U.S. District Chief Judge Waverly D. Crenshaw Jr. dismissed the case and entered an order in which he found the state had complied with all conditions of a court-approved plan to improve services and the quality of life for citizens with intellectual and developmental disabilities.
Tennessee currently has quality assurance and protection from harm programs that support people with intellectual disabilities. The programs were recognized nationally as models of best practice for other states.
“We have fundamentally changed the way we serve some of our most vulnerable citizens in Tennessee,” Haslam said. “I’m grateful for the tireless work of so many people to get to this point and ultimately improve the lives of thousands of Tennesseans with intellectual and developmental disabilities.”
People First of Tennessee filed the lawsuit in 1995, and it was later consolidated with a case filed by the federal government concerning the conditions at three state developmental centers, Clover Bottom Developmental Center in Nashville; Greene Valley Developmental Center in Greeneville; and Nat T. Winston Developmental Center in Bolivar. The court partially dismissed the case in 2016. The closure of Greene Valley Developmental Center was the remaining item to be completed, which happened in May. A separate lawsuit concerning Arlington Developmental Center was dismissed in 2013. All four developmental centers have now closed, and thousands of people with intellectual and developmental disabilities currently receive home and community-based support.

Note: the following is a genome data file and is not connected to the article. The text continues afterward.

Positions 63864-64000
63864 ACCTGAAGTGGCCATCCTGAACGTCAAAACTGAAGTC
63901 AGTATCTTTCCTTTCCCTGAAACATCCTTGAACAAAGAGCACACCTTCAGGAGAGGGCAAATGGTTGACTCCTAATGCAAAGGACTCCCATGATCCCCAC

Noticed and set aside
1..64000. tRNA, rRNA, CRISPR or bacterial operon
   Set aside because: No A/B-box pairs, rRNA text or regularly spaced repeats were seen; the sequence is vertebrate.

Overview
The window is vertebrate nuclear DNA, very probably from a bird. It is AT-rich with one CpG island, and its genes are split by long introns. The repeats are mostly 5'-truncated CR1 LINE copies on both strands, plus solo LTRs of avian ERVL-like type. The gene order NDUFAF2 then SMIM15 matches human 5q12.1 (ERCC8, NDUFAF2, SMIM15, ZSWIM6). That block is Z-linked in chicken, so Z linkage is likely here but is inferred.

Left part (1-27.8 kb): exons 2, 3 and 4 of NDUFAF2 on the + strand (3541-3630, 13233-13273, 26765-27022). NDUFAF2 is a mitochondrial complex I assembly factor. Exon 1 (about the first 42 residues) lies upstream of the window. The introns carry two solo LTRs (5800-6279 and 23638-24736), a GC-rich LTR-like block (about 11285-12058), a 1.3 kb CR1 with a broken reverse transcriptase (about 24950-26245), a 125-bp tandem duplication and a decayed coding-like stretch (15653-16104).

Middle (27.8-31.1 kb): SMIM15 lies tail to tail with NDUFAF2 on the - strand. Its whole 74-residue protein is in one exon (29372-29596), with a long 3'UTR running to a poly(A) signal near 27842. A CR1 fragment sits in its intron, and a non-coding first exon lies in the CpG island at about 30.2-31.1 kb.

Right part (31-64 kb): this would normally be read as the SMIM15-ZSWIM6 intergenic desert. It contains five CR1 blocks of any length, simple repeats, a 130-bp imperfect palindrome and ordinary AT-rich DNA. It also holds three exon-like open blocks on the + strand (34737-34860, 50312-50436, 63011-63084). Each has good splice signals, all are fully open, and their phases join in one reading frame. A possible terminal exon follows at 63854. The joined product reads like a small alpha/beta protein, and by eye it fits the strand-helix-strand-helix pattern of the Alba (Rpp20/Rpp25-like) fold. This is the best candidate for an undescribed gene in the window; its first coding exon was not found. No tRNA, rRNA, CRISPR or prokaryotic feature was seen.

“By every measure possible, the transformation has been a remarkable success,” said People First of Tennessee’s attorney Judith Gran. “Tennessee has one of the best community services in the nation, providing services and support in a rich array of programs.”
The dismissal of this case was agreed to by all parties, including the plaintiffs who represented hundreds of Tennesseans with intellectual disabilities who at one time lived in one of the state institutions, as well as two parent guardian associations.
“The parties recognize that Tennessee is providing high-quality supports in the community and no longer needs court oversight,” Payne said. “The path to this day has not been an easy one and could not have been accomplished without long hours, hard work, dedication and a deep passion for the people we support shown by the employees of DIDD.”
In January 2015, the parties agreed to a plan to exit the suit in which DIDD and TennCare agreed to complete nine sections of requirements, including developing training for law enforcement officers who may come into contact with people with intellectual and developmental disabilities, authoring training for licensed physicians, caregivers and families to improve outcomes of medical care for people with disabilities, revising individual support plans, establishing behavioral respite homes in East and Middle Tennessee and closing Greene Valley Developmental Center.
DIDD is responsible for administration and oversight of community-based services for about 8,000 Tennesseans with intellectual disabilities, as well as 4,000 individuals through the Family Support Program and is the first and only state service delivery system in the nation to receive person-centered excellence accreditation from the Council on Quality and Leadership.
For more information on the Clover Bottom lawsuit, contact Cara Kumari at email@example.com.